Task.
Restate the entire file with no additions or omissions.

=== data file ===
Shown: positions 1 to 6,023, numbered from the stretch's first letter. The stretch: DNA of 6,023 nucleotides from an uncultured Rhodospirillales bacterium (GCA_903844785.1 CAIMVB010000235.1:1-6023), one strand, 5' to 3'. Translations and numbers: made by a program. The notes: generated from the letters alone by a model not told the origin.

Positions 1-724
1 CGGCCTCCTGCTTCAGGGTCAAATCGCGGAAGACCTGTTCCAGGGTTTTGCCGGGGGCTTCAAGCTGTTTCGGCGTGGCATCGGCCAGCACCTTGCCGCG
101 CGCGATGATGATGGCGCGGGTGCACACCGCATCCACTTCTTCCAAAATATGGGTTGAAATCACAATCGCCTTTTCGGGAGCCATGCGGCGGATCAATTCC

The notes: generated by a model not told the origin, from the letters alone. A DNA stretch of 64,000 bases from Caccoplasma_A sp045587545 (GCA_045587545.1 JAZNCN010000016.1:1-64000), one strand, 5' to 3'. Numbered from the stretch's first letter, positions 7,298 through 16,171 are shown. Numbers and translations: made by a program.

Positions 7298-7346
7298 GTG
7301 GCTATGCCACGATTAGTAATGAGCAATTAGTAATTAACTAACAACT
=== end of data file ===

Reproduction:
Shown: positions 1 to 6,023, numbered from the stretch's first letter. The stretch: DNA of 6,023 nucleotides from an uncultured Rhodospirillales bacterium (GCA_903844785.1 CAIMVB010000235.1:1-6023), one strand, 5' to 3'. Translations and numbers: made by a program. The notes: generated from the letters alone by a model not told the origin.

Positions 1-724
1 CGGCCTCCTGCTTCAGGGTCAAATCGCGGAAGACCTGTTCCAGGGTTTTGCCGGGGGCTTCAAGCTGTTTCGGCGTGGCATCGGCCAGCACCTTGCCGCG
101 CGCGATGATGATGGCGCGGGTGCACACCGCATCCACTTCTTCCAAAATATGGGTTGAAATCACAATCGCCTTTTCGGGAGCCATGCGGCGGATCAATTCC

The notes: generated by a model not told the origin, from the letters alone. A DNA stretch of 64,000 bases from Caccoplasma_A sp045587545 (GCA_045587545.1 JAZNCN010000016.1:1-64000), one strand, 5' to 3'. Numbered from the stretch's first letter, positions 7,298 through 16,171 are shown. Numbers and translations: made by a program.

Positions 7298-7346
7298 GTG
7301 GCTATGCCACGATTAGTAATGAGCAATTAGTAATTAACTAACAACT